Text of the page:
By the time these children have reached adulthood it is nearly impossible to convince them of anything other than what they’ve been taught thus far.  Furthermore, when someone – even a progressive/liberal Christian – tries to penetrate their psyches with new information it is met with utter resistance.  Even when they say they don’t mind their faith being challenged, they don’t actually believe that their faith will be challenged.  You start to speak and before you’ve finished your point they already know their rebuttal.  Very few will bother to investigate your claims. The Bible is all the proof or evidence they need. Like Ken Ham, they start with the presumption that YHWH is, that Jesus is his son, and anything that goes against the literal interpretation of their beloved Bible is a contradiction in their minds. Nothing can possibly be true if it contradicts their sacred text.

Because of this when an attempt to challenge those assumptions is made it is perceived as an attack.  Questions are the enemy. When they present their evidence[I'm using that term loosely] they do so with authority and expect acceptance of it as if it is beyond critique. And while they may seem injured, as if you are infringing somehow on their religious freedoms, deep down they are really pleased with themselves.  They’ve passed the test. 

“But whosoever shall deny me before men, him will I also deny before my Father which is in heaven.” Matt. 10:33

When frustration sets in and insults fly that’s even better.

“Blessed are ye, when men shall revile you, and persecute you, and shall say all manner of evil against you falsely, for my sake.”  Matt. 5:11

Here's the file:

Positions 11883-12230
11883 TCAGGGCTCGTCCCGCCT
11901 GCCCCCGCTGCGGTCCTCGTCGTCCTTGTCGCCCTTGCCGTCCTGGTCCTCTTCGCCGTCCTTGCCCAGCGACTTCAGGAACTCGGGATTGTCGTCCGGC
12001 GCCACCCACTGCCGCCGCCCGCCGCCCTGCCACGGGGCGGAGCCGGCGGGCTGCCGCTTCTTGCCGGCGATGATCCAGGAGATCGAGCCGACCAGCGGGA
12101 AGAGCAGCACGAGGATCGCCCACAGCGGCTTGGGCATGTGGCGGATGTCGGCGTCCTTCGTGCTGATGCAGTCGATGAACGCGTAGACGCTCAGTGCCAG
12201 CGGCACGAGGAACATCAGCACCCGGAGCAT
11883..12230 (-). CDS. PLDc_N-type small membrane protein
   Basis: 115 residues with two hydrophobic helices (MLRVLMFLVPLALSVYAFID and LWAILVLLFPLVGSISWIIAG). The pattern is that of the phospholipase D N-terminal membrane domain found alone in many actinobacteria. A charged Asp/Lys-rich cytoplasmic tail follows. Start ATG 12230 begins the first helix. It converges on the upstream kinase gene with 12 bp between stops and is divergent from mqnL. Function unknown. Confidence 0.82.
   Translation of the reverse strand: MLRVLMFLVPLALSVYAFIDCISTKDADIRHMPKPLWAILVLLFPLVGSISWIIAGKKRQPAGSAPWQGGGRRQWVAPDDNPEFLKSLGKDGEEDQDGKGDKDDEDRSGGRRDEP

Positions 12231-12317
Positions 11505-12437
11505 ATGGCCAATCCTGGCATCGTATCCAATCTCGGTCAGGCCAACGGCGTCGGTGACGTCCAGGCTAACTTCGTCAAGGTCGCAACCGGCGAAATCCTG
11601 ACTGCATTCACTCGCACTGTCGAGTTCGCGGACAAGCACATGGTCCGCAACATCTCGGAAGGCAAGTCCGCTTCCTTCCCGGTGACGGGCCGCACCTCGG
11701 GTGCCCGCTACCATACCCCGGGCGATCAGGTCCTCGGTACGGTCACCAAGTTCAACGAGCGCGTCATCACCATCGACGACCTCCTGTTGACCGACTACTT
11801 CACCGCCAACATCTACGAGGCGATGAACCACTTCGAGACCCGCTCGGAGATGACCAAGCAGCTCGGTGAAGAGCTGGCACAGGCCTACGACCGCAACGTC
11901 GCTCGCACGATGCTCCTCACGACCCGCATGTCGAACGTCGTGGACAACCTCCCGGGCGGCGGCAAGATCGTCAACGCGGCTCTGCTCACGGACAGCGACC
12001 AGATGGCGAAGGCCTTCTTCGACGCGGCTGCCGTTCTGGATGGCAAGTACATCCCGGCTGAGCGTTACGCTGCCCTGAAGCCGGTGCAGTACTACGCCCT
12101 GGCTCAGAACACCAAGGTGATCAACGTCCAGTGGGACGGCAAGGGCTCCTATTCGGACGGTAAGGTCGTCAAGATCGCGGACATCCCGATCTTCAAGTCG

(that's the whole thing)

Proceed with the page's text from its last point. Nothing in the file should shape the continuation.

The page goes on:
and

“If the world hates you, keep in mind that it hated me first. If you belonged to the world, it would love you as its own. As it is, you do not belong to the world, but I have chosen you out of the world. That is why the world hates you. Remember what I told you: ‘A servant is not greater than his master.’b If they persecuted me, they will persecute you also. If they obeyed my teaching, they will obey yours also. They will treat you this way because of my name, for they do not know the one who sent me. If I had not come and spoken to them, they would not be guilty of sin; but now they have no excuse for their sin. Whoever hates me hates my Father as well. If I had not done among them the works no one else did, they would not be guilty of sin. As it is, they have seen, and yet they have hated both me and my Father. But this is to fulfill what is written in their Law: ‘They hated me without reason.’  John 15: 18-25